Unfortunately as of December 1, 2007, my Student Visa that I had for France became invalid. After a long and lengthy process of applying for a Carte de Sejour (a French residency card), I was denied the card by the French government. Therefore, I had to vacate France before midnight on Friday night to London in order to get my passport stamped. Once I had an exit and re-entrance stamp into France, I could stay in France for another 90 days without a problem. Luckily Dr. Roynier helped me make train reservations, and my friend Brooke decided to join me on my flee from France to seek asylum in London.

The Eurostar
One of my dreams since I was in 6th grade as been to go through the “Chunnel,” which is an underground tunnel linking England with France by train, and I finally got to do it. The entire time we were on the train, called the Eurostar, I kept asking Brooke if she thought we were going through the tunnel as it was dark outside. I sounded like an extremely eager small child, but I was so excited to be going to London and riding through the Chunnel.
The Eurostar is extremely convenient for anyone who lives in Paris to get to London or vice versa. Since both train stations are in the middle of both Paris and London, it makes for easy access. The Eurostar just started service to a new train station called St. Pancras station. While it is already a very high-tech and beautiful station, when they finally have all of the shops and restaurants open, I’m sure it will be even better.

Julia-London2.png Lost in the Tubes
Since the taxi “queue” (as the English call it) was extremely long when we arrived at St. Pancras, we decided to be brave and take the metro, or the “tube” to our hotel. Since we are experienced Paris metro travelers, we thought we could figure out London’s tube with absolutely no problem. Overconfidence is a scary thing. Their subway system is set up much different than Paris’ and the lines are constantly changing endpoints. We ended up traveling around the metro for a good hour before we finally figured out what was going on.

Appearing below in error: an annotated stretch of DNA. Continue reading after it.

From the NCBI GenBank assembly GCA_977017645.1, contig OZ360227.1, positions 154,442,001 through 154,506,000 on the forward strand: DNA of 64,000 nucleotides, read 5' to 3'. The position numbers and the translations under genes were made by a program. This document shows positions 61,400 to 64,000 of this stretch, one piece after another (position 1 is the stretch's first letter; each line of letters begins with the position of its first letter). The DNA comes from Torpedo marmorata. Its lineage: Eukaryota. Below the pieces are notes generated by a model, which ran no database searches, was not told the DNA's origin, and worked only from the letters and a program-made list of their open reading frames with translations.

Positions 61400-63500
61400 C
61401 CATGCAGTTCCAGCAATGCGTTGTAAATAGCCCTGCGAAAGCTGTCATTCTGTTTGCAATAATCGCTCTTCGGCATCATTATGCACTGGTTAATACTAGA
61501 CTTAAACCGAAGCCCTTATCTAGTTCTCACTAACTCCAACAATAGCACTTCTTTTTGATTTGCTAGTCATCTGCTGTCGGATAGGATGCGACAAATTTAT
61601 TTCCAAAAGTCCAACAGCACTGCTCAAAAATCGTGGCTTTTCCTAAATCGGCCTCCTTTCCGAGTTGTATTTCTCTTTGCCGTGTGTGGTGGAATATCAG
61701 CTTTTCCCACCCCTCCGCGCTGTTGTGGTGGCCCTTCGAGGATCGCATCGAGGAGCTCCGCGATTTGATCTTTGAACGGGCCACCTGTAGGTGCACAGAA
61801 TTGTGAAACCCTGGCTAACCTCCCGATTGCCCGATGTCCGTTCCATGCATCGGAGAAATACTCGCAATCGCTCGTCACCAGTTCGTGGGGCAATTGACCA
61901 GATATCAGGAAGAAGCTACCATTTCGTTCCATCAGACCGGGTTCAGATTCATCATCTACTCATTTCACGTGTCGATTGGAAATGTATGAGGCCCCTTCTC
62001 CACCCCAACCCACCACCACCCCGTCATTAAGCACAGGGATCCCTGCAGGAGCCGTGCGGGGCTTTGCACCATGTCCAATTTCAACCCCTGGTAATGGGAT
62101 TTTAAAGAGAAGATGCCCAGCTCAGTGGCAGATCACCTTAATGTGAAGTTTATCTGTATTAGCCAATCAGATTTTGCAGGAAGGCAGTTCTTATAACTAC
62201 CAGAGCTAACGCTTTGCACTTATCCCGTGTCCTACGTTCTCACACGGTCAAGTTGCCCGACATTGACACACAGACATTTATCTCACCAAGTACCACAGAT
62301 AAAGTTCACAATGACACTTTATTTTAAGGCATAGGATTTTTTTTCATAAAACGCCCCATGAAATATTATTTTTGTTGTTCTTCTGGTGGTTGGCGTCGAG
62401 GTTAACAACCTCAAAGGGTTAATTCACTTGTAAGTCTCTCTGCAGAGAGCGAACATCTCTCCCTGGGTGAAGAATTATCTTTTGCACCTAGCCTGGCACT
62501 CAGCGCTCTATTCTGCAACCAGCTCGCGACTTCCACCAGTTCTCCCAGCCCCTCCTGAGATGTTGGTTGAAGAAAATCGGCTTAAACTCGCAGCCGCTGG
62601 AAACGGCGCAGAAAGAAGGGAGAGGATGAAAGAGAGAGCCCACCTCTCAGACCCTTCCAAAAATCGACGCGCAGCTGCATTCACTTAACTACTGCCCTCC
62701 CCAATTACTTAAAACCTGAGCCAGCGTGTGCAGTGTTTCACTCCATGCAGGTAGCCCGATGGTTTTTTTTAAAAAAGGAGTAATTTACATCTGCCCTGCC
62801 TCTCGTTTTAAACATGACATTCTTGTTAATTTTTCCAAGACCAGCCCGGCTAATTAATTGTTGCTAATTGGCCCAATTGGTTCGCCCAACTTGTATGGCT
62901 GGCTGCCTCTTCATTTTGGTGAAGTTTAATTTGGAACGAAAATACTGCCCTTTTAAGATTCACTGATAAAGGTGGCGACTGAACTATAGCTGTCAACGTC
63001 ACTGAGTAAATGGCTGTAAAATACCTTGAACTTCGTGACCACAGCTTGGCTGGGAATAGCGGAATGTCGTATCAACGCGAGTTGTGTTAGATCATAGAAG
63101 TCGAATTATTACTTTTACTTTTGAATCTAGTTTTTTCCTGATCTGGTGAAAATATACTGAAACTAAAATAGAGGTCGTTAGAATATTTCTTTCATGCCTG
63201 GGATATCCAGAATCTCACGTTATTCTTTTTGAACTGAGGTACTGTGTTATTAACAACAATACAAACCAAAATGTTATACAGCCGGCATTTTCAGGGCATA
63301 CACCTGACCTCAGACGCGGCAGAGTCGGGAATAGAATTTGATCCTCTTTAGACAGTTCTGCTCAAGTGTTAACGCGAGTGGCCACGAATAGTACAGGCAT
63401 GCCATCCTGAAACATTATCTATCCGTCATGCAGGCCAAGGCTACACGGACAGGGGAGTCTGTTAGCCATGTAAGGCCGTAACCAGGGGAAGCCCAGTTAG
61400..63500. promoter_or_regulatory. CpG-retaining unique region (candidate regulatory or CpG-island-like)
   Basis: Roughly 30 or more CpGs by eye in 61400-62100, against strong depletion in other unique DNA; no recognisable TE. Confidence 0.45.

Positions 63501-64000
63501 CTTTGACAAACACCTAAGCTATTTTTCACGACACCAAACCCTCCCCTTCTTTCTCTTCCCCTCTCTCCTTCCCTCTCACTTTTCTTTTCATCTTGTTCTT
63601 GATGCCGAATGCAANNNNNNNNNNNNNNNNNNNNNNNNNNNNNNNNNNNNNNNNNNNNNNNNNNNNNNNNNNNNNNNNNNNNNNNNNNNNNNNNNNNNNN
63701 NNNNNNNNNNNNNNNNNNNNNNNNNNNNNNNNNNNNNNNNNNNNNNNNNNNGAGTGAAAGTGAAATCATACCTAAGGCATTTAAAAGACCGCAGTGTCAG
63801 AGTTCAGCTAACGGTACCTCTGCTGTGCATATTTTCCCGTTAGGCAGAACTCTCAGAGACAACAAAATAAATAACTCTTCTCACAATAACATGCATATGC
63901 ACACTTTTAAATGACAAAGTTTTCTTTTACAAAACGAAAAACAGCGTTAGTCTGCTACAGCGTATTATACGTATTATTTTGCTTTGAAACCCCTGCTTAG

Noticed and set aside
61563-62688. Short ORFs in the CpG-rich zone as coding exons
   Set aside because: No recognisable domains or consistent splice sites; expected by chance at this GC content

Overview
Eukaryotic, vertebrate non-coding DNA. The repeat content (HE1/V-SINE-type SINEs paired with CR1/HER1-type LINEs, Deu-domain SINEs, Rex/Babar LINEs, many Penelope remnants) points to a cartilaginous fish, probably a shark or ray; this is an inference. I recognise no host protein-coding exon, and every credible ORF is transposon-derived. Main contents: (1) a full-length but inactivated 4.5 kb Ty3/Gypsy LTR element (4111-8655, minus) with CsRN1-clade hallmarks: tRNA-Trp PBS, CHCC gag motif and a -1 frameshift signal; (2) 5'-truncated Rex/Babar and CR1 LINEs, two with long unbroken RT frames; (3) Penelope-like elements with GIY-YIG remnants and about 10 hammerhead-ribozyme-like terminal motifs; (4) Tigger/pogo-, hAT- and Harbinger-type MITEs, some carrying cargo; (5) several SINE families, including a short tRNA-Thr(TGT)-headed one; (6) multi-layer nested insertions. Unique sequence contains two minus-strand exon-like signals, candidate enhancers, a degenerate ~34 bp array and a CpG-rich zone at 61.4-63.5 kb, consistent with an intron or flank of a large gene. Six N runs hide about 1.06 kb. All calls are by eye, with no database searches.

To make matters worse our hotel is located about 10 minutes from the metro stop, but because we weren’t really sure where the hotel was, we walked around for nearly a half an hour in the freezing, pouring rain with huge wind gusts. Umbrellas were physically impossible, and after the 8th time that mine flipped inside out, I decided it was a waste of my energy, and just surrendered to the idea of getting soaked.

The Big Red Bus
We had one full day in London, so we wanted to hit all of the major attractions. We decided to use one of the “Big Red Buses,” which takes you on a tour of London. We saw St. Paul’s Cathedral, Big Ben, Notting Hill Gate, Waterloo Train Station, and of course the London Bridge. Surprisingly, London is quite spread out. I was expecting it to be a lot like Paris, but the buildings are actually quite a bit shorter and things are less crowded. The Thames River is also rather large, which was unexpected.

The Eye Over London
To end our trip to London we took a “flight” on the London Eye, a huge Ferris wheel erected for the Millenium celebration. The large capsules fit about 25 people, and within them, you get a 360-degree view of London. It was magnificent to see the city light up with Big Ben chiming the time. Everyone should definitely do it when they visit London as it truly is a wonderful experience.

Julia-London4.pngThe Texas Embassy
Giving in to our overwhelming temptation for REAL Tex Mex and a Dr. Pepper, for our second dinner in London we ate at the Texas Embassy. The only embassy to have been constructed by the Texas Republic in the 1800s, the embassy now is a multilevel restaurant and cantina. It was authentic, just like Texas. It was so fabulous to have Queso again that wasn’t just melted cheese. We also saw a sign that had a map of Texas on it, we signed our names and proudly put SMU on the map! Look for it if you’re ever in London!

After a very unexpected but fun weekend, I have to finish several papers, and get through finals!